The nearly overheated way in which bike share—self-serve, two-wheel public transport—has rolled out in American cities makes even its most ardent supporters a little wary.
Blog › Transportation choices
When he looked recently at the long list of roads that NOACA, Northeast Ohio's transportation funder, will dole out to fix, expand or widen, GreenCityBlueLake Director David Beach wondered, what does this seemingly random list of projects add up to? Will it produce a lower-carbon transportation system?
Perhaps signaling a new era of cooperation, Cleveland and its neighbor Cleveland Heights have agreed to paint a bike lane up and “sharrows” down Edgehill Road—a popular route for hundreds of cyclists commuting between the city and its eastern suburbs.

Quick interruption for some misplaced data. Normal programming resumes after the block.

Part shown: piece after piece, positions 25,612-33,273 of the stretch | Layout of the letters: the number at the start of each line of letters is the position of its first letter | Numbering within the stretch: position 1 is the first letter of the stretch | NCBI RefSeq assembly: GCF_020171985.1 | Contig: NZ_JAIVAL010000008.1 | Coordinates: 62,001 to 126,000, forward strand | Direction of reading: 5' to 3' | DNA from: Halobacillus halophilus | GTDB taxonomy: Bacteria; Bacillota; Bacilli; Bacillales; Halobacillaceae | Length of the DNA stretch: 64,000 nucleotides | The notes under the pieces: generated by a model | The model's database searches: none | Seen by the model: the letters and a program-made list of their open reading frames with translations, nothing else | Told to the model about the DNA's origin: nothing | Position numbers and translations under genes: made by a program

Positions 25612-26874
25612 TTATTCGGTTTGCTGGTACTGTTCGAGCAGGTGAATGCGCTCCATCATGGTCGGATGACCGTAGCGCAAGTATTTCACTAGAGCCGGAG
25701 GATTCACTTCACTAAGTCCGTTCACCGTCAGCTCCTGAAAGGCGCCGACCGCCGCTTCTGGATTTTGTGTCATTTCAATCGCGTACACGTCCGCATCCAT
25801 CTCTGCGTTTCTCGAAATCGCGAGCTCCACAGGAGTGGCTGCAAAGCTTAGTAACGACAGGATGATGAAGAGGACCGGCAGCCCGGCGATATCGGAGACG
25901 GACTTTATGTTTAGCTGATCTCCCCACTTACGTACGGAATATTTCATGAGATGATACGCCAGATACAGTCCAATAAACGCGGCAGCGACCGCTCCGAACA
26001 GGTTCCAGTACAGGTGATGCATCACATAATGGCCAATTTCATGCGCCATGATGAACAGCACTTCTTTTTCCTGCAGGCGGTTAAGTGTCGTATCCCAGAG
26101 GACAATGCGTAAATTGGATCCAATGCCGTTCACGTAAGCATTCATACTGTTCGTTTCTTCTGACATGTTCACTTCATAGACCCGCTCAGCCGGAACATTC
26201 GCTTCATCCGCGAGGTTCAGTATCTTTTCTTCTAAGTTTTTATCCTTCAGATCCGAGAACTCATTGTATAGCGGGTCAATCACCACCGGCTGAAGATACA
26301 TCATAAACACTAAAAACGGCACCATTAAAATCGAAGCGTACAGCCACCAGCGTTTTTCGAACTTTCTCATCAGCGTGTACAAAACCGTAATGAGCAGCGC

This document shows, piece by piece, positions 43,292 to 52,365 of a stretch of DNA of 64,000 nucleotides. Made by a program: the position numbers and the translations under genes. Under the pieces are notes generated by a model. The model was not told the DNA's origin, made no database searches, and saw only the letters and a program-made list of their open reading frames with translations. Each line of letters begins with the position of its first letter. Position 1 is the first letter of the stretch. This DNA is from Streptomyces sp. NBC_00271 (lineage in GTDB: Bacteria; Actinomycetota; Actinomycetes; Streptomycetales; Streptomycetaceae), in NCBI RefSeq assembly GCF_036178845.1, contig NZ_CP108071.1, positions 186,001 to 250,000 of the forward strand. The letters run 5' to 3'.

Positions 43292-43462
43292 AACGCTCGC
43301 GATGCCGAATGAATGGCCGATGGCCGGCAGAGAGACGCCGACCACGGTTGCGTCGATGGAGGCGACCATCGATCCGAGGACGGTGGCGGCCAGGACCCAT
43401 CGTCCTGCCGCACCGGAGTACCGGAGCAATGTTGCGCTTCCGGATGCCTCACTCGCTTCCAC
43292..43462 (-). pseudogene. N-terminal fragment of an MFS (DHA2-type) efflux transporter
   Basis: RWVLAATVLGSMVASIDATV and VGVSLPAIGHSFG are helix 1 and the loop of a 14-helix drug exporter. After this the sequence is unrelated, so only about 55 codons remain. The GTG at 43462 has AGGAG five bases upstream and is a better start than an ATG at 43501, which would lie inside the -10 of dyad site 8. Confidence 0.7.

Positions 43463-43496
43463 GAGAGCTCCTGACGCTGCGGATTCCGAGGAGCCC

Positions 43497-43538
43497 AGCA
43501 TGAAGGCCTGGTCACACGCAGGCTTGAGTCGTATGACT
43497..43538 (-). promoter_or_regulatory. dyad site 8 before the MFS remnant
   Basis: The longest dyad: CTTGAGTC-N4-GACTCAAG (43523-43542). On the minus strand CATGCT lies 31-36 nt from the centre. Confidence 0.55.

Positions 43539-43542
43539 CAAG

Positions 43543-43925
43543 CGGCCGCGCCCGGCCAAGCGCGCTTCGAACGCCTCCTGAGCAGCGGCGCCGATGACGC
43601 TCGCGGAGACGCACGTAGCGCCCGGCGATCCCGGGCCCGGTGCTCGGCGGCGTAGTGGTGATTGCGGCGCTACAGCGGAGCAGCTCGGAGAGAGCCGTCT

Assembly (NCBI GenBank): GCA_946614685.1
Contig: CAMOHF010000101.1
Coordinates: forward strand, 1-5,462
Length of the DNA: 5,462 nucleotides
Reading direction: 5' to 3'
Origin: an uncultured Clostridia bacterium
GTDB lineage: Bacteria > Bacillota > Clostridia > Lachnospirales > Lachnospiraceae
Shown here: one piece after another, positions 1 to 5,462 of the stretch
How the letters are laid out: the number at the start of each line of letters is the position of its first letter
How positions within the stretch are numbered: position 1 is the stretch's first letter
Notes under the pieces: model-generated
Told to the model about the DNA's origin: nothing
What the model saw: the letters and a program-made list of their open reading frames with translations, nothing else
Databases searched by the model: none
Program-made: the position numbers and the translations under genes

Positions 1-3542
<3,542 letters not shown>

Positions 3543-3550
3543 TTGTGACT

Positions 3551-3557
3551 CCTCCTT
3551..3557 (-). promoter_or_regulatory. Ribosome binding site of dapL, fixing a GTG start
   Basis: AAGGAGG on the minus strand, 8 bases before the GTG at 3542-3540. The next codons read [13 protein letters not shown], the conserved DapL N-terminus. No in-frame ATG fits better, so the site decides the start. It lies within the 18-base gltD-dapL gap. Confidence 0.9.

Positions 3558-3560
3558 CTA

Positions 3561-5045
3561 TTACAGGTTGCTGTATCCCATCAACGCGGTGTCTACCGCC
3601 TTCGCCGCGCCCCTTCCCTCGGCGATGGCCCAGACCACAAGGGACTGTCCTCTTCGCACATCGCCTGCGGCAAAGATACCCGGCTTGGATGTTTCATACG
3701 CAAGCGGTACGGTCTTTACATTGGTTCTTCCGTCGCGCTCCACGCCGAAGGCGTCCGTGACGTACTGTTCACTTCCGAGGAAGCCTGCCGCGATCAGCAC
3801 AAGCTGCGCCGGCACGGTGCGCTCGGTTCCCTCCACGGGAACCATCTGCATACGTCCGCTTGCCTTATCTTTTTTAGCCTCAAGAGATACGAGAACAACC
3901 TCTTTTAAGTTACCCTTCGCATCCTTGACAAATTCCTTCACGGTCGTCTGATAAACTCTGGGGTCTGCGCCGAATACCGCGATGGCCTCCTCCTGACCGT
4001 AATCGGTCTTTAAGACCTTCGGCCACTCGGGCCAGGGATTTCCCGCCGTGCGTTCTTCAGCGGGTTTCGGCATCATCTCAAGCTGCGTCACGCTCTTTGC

Why should we care about Cleveland’s Complete and Green Streets (CGS) campaign? Because we all live or work on a street, and at some point contend with how safe it is to cross or travel on it.
Recently, the Ohio legislature passed the state’s $7.6 billion biennial transportation budget, initiated by Governor Kasich and signed into law on April 1st. As usual, the budget neglects transportation options, with less than one percent going towards public transit and even less towards bikeable and walkable streets, electric vehicles, freight, and commuter rail.
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